WARNING: POSSIBLY SENSITIVE CONTENT
Target Audience: Point & Shoot (2003) is a piece that integrates (forgive the pun) very loaded content into an intimate gallery space to make extremely clear how scary and dangerous guns are, and that media and gaming interfaces in fact dull our senses regarding the reality of guns and gun violence, and this numbing directly impacts our children and youth.
Target Audience (2003) converts the virtual first person shooter computer gaming interface into a real active live interaction between the person holding the gun and the rest of the gallery goers. Within this very awkward moment, Target Audience welcomes the viewer to pick up, point, and pull the trigger of an actual (de-milled) antique Third Reich “Irma” Machine Pistola. The de-milled gun has been wired with trigger sensors and a video camera that feeds directly into a custom computer interface that responds by projecting real-time video taken from wherever the gun is pointed. When the person pointing the gun and shoots, the crosshairs align and whatever is projected on screen is then covered in a animated red animated wash, and sounds of war and the actual machine gun play through the speakers.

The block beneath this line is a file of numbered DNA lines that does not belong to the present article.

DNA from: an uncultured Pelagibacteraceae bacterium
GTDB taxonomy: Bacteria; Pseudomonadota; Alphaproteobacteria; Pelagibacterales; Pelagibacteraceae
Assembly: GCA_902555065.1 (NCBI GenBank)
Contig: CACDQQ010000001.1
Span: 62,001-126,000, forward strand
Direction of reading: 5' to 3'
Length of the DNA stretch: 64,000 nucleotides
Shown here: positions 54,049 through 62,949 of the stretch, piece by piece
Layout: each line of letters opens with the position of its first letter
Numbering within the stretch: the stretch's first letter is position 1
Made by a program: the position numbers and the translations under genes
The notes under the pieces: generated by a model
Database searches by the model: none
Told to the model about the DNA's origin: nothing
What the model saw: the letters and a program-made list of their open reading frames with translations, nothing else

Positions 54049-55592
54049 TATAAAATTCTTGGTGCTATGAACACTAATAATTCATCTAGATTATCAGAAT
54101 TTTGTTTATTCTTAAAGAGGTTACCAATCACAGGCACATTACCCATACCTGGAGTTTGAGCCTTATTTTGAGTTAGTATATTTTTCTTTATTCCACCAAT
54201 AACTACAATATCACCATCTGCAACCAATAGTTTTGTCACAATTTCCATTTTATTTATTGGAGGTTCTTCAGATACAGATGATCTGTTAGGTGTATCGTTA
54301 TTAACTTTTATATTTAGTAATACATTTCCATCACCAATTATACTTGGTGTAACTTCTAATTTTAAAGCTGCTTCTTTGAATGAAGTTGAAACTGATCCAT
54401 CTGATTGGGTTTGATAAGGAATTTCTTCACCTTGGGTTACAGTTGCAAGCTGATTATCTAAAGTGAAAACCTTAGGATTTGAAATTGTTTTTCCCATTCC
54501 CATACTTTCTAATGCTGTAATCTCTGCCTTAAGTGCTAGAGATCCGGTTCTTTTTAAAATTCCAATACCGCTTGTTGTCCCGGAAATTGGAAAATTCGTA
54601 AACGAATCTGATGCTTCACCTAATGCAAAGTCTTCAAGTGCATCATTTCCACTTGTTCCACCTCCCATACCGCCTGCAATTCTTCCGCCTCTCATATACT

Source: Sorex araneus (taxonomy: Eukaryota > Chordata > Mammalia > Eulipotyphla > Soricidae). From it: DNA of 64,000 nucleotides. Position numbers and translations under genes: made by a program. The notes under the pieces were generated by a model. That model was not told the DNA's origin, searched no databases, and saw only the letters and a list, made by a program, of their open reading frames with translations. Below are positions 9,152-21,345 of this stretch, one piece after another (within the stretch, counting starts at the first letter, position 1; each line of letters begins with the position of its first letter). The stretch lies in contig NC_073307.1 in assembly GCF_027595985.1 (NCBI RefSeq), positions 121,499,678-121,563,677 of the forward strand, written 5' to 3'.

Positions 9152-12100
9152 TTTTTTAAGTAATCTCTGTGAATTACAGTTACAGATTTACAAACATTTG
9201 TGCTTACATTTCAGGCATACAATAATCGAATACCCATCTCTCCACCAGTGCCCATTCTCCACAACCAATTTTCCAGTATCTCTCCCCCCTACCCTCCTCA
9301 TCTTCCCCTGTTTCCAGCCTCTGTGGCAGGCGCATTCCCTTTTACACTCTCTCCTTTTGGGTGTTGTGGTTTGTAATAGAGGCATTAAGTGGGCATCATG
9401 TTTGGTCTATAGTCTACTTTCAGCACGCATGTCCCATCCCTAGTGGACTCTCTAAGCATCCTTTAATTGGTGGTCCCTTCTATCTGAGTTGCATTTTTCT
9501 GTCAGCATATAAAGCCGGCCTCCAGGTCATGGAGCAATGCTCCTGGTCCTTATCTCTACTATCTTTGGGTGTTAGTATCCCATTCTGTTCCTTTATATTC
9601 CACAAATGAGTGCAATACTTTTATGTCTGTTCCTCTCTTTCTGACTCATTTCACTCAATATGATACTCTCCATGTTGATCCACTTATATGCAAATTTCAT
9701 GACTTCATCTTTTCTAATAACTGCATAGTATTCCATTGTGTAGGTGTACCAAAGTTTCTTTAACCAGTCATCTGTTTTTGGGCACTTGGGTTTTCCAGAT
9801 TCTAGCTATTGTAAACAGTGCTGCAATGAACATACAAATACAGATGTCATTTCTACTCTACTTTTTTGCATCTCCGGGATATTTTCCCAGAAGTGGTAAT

In some installations the projection is displayed on a two way screen so that spectators on either side can see where the gun is being pointed and who is being shot. At Studio 107 in Austin, the real-time video from inside the gallery was projected on the front window so that both the gallery visitors inside and the passers-by outside the gallery could watch what was going on inside the gallery from the scope of a gun simultaneously .
South Shore Art Center, Cohasset, MA, “Tech Art II” and part of the Boston CyberArts Festival (National), [Received the “Award of Merit” Cash Prize], 04/15/05 – 05/29/05 (curated by Mary Flanagan)
Studio 107 Gallery, Austin, TX – “Curious Comforts,” 06/15/04 – 08/10/04
Materials: variable dimensions, computer, 1940’s 3rd reich machine gun (Irma), subwoofer, speakers, touch sensor, digital video spy camera
Press: austinchronicle.com/issues/dispatch/2004-06-25/arts_feature4.html (to read article)